Should Le Creuset Look Like This?

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<p>I bought it as a genuine pot, but after several dishwasher cycles, the label is falling off, see pic.</p>

<p>Your thoughts?</p>

<p>so what does the instructions say on how to remove the paper label?</p>

<p>Isn't that just the paper label that should have been removed before the first use? Also, I never put pots and pans in the dishwasher; I always hand wash.</p>

<p>My bff is a big cook and has several pieces of Le Creuset cookware. She removes those sticky labels before using the cookware and she never puts hers in the dishwasher. I can't tell you the right or wrong way since I don't own any pieces but that's what she does.</p>

<p>I don't have any of that stuff but I'm fairly sure if you put a paper label under water it's going to look just like that.</p>

<p>With high end cookware like le Creuset and other top end brands, I recommend not putting them in the dishwasher as well. While they are high quality and rugged a dishwasher isn't the best place to wash them IME, for whatever reasons I find that dishwashing them leaves them more beat up then doing it by hand. I don't know whether it is the way the dishwasher works, or bits and pieces of stuff hitting the pot,or the hold downs on the rack, but they seem to get more battered washing in there. Especially given what you pay for that stuff, seems worth the effort to baby it, kind of like dry cleaning or handwashing clothing and lingerie:)</p>

<p>^^ My DW bought htis pot and the instructions were LONG GONE! Thanks for the input.:)</p>

<p>Use some Goo Gone or lighter fluid on a paper towel to get the remainder of the label off. You should be good to go after that!</p>

<p>I don't wash cast iron in the dishwasher of course, but LeCruset goes in when I'm feeling lazy since it's coated. Have had pots and pans for years and I haven't noticed any additional issues compared to my big stock pot that doesn't fit in the dishwasher. Soak the label some more and a scrubby will also remove the rest of the label and goo if you are afraid of acetone or some similar glue remover.</p>

<p>I've used peanut butter to rub off paper labels. Never had an L C though.</p>

lighter fluid


<p>Then wash by had THOROUGHLY before exposing to a open flame (like on a gas stove) :)</p>

<p>Peanut butter or olive oil should get the label off.</p>

<p>This is not the cast iron Le Creuset, but rather the enamel on steel version of their stockpot.</p>

<p>I understand that. But can you enlighten me on the pros and cons between the two? I mean iron vs enamel.. I thought the Iron version is more expensive.</p>

<p>The most difficult to clean Le Crueset pan I own is the grill pan (because it has tall ridges that are great for grill marks). I soak it overnight in water with a dryer sheet then was well and everything falls right off. Dryer sheets in water are good for cleaning any pan with anything on it.</p>

This is not the cast iron Le Creuset, but rather the enamel on steel version of their stockpot.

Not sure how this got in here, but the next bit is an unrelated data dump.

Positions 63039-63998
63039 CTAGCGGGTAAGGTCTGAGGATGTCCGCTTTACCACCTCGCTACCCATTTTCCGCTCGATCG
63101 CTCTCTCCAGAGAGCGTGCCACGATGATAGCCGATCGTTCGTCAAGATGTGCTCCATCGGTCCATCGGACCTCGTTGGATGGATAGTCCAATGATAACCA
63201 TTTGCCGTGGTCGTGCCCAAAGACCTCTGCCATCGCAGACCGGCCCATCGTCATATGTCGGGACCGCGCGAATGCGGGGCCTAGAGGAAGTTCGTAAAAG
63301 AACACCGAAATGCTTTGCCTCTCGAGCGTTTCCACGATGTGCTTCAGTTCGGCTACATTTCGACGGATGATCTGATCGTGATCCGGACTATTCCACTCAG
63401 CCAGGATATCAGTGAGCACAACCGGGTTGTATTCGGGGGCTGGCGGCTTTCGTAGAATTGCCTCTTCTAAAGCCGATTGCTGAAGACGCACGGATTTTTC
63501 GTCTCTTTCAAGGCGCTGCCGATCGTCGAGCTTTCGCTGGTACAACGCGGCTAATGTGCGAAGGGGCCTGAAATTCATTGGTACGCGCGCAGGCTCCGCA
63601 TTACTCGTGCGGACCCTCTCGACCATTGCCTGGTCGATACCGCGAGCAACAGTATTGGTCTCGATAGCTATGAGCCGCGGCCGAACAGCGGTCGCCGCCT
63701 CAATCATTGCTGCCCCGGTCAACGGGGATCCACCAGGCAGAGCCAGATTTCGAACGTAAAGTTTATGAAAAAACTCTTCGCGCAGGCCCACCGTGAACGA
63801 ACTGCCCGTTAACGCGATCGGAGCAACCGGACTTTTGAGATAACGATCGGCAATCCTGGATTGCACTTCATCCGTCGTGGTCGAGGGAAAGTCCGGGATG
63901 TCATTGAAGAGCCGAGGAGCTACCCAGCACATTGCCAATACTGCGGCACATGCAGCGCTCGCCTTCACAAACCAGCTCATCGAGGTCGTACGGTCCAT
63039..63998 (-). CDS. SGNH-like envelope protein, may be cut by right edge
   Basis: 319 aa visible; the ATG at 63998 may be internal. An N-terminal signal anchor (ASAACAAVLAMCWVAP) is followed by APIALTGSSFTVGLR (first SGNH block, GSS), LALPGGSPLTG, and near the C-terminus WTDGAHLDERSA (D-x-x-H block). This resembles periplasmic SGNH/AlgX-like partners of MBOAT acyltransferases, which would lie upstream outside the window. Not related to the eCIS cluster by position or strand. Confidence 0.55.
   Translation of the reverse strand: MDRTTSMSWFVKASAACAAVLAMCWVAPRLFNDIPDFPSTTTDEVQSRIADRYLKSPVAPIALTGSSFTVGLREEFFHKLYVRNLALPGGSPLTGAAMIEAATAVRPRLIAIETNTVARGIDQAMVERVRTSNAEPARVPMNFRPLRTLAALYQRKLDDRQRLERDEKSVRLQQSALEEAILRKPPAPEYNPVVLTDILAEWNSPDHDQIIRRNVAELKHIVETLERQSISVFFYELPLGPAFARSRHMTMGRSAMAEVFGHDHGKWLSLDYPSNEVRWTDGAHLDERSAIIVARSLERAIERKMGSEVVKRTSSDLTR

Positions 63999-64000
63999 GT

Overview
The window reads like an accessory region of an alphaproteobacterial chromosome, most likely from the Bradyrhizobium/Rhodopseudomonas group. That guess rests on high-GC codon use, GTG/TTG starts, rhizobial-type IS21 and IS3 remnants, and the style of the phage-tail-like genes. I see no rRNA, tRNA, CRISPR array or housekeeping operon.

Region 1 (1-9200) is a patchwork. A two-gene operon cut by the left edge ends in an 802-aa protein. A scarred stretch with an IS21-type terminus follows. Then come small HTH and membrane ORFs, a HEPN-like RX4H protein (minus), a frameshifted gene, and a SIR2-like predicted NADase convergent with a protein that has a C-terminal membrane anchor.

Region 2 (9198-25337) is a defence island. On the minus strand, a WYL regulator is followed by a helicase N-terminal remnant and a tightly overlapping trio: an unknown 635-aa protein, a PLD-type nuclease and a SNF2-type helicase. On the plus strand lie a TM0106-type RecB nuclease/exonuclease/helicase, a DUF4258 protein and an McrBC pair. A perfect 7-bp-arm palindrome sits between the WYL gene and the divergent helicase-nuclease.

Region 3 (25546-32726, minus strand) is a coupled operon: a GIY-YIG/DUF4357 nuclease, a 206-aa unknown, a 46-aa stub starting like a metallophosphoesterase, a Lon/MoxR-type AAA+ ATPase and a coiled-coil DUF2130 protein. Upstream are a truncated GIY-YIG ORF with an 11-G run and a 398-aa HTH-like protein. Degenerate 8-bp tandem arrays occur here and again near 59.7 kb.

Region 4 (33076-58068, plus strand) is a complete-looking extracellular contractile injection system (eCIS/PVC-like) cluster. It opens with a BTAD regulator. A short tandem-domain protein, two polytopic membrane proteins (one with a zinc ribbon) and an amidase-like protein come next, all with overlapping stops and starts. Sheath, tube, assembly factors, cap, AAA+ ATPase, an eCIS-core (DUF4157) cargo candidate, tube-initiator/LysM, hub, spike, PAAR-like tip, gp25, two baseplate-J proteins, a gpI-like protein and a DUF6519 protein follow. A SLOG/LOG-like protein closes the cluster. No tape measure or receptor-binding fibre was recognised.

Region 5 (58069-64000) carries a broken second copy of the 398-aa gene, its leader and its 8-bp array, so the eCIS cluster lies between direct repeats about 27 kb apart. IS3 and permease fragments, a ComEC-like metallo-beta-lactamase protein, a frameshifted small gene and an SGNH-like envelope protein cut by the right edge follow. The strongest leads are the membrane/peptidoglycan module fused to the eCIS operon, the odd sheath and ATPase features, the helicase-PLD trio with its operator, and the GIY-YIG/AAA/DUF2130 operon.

<p>Ahhhh... I couldn't tell what it was. The angle of the close-up was fooling my eye. But, you are right. That's enamel over steel stockpot.</p>

<p>Those are very handy for boiling water, boiling shrimp, cooking pasta, heating soup, and so forth. They don't have the thermal mass properties of the heavy cast iron and wouldn't be good for searing or braising or deep frying, etc They are intended for heating a large volume of liquid. Pretty hand. I have one and use it fairly often but not as a replacement for the cast iron dutch ovens.</p>

<p>are we making an assumption that his problem is the LABEL?
Who cooks with the label on?
And if the problem is the label, wouldn't you want to try something other than water especially when you discover that the magic of dish washing is useless.?</p>

<p>the pot functions properly?
the label identifies that it is a pot from cruseurt,
adhesive is keeping label pretty much on the pot, even after much abuse.
operator lost the instructions
we all know the problem must therefore be operator error.</p>

<p>The advantage of enamel-coated stainless steel, as I understand it, is that seasoning of this cookware is not as essential as it is with a stainless steel interior. It also tends to be more inherently non-stick and cleans up more easily than an uncoated SS surface.</p>

<p>I have two pieces of the enameled cast iron Le Creuset and absolutely love them. Both were bought at closeout stores because the color (French Blue) was discontinued -- lucky me, because they are pricey. I used the 5 qt. oval roaster today to make Julia Child's Zinfandel (substituted Merlot) of Beef, and the results met the expected benchmarks for tenderness of meat and flavor of the resultant stock for thickening. In a braise, thermal mass is essential, and this is the perfect cooking vessel.</p>

<p>Le Creuset, typical of premium cookware, is all about performance; i.e., predictability and consistency of results. I would never put good cookware in the dishwasher, but that's just my gestalt, your mileage may vary. Stubborn stains on the enamel lift well by scrubbing with baking soda, selectively using one of those Magic Eraser-type sponges, or a long soak with hot water with either a partial scoop of dishwasher detergent or a good slug of sudsing ammonia.</p>